Friday, April 30, 2010

Mango Infused Rum

Often the most difficult part of making a fruit infused spirit is watching all that perfectly ripe fruit getting sacrificed to the boozed gods. (Not that it isn't a worthy cause—in the end, the fruit will not go unappreciated.) The feeling of loss is sometimes inevitable, but it doesn't always have to be that way. Over the weekend while slicing some fruit to have with breakfast, I noticed that the mango pit was holding on to quite a bit of flesh. Now normally after I've sliced all the good stuff off, I give the pit a good gnawing on and then compost it. But it just so happens I had an extra grande jug of white rum sitting on the counter, begging to be noticed. I took the pits and plopped them in a mason jar and covered them with the rum. A few days later the waste not, want not rum infusion was ready for consumption. And while it may not look very pretty in the jar, after filtering your infusion you'll have a lovely, golden hued rum to experiment with, or just to sip on its own.

Mango Infused Rum

2 medium fleshy mango pits (I used Champagne mangos)
3-4 cups light rum, or as much as it takes to cover the fruit

Tools: 32 oz Mason jar, mesh strainer

Place the fruit in a large Mason jar. Cover fruit completely with light rum. I used Cruzan, but if you want to show some love for Haiti, I suppose Barbancourt is okay too. Place the jar in a dark place, or at least out of direct sunlight, and let infuse for at least 3-4 days (I left this last batch in for a week, and I thought it was just right). Shake every other day. If you're not sure if it's ready, taste it. You can always let it set a little longer.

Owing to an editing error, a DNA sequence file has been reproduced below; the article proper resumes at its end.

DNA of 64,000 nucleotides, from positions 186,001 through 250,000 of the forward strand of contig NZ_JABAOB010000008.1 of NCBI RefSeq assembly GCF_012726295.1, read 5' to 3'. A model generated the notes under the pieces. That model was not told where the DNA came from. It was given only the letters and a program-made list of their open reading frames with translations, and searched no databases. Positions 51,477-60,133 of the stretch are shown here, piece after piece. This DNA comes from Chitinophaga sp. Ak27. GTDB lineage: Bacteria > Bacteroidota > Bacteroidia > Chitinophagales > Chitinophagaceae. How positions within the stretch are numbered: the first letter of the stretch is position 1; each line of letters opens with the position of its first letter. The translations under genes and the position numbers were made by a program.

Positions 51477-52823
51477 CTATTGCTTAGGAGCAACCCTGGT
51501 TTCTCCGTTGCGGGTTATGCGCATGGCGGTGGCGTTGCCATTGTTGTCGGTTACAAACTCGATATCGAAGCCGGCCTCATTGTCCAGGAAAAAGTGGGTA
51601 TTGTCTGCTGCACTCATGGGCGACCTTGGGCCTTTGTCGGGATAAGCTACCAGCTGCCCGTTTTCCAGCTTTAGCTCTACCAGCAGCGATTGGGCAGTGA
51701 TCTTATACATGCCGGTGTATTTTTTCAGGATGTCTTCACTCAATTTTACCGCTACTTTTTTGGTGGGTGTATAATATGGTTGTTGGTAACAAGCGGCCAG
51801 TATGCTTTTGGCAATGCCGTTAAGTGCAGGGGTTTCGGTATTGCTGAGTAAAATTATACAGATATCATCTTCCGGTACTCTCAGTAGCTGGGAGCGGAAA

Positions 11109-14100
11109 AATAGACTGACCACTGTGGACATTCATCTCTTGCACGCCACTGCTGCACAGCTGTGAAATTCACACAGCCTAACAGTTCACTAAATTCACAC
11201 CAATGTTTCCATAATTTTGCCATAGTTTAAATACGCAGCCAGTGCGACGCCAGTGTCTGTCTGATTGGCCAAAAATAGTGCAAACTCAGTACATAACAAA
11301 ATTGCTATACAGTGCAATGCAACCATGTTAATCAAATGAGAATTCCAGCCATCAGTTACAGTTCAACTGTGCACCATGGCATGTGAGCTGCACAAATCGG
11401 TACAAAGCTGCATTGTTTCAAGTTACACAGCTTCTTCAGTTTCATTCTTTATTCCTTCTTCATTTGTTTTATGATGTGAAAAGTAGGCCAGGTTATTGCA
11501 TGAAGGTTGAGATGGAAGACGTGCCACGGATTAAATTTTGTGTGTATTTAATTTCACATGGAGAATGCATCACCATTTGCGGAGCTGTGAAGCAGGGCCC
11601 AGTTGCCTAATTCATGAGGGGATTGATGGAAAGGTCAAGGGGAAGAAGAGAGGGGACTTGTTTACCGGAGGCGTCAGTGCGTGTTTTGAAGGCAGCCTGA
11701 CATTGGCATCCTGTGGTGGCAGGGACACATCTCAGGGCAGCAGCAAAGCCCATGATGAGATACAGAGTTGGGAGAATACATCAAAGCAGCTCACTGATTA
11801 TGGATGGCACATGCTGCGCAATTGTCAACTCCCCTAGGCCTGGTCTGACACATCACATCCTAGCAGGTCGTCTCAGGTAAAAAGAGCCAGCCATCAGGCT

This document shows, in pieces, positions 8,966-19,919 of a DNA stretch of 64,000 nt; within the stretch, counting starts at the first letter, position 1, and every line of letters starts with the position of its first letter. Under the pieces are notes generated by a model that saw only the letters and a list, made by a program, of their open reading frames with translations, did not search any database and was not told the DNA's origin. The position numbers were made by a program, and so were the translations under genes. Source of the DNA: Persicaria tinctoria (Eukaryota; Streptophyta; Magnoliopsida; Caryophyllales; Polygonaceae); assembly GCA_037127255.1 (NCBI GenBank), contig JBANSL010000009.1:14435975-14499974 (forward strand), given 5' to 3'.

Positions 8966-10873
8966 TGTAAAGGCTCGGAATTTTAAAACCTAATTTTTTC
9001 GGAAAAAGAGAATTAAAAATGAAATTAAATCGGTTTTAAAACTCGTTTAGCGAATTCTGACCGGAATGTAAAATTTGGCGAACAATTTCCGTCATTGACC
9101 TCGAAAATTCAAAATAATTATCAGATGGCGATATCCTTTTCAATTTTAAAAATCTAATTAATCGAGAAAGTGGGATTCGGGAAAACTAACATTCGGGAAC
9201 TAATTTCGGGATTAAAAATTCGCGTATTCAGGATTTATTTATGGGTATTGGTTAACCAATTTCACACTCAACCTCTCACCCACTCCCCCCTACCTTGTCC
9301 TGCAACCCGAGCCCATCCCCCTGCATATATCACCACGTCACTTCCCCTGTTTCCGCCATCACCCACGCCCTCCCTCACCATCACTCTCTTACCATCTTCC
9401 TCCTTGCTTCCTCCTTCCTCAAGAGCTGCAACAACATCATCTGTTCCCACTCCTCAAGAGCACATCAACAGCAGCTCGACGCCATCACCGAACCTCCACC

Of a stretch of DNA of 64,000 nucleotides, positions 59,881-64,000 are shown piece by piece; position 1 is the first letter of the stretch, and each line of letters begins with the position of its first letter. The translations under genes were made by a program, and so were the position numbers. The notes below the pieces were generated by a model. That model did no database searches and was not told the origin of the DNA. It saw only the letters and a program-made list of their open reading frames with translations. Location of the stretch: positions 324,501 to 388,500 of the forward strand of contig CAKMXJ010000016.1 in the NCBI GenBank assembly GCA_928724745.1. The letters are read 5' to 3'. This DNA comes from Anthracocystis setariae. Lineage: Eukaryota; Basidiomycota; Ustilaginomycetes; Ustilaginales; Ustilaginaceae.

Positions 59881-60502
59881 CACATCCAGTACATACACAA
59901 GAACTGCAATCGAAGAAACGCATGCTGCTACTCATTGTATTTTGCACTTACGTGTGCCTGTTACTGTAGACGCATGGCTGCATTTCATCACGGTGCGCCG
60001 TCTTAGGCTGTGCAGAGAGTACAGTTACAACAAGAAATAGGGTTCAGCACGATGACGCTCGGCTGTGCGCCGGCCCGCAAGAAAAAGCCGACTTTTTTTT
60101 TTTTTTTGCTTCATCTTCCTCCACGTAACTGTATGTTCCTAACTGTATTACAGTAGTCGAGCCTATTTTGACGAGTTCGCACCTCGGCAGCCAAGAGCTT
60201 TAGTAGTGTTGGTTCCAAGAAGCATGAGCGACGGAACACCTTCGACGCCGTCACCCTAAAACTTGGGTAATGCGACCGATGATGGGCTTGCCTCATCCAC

Filter: When you're happy with the infusion, remove the pits, then strain into another container or jar to weed out the little pieces of fruit. And if you really want to be awesome...

For bonus points:

coffee filter
pour over coffee maker

After using the mesh strainer to get the little fruit chunkies, you can clean it up even more with a coffee filter and pour over device. Just strain it once more and get rid of those pesky particles. It makes for a more visually appealing infusion.


  1. What a great blog!

    This looks so delicious!

    Have a nice time!

  2. Looks good, how did it turn out with the pit? Most instructions say to remove it.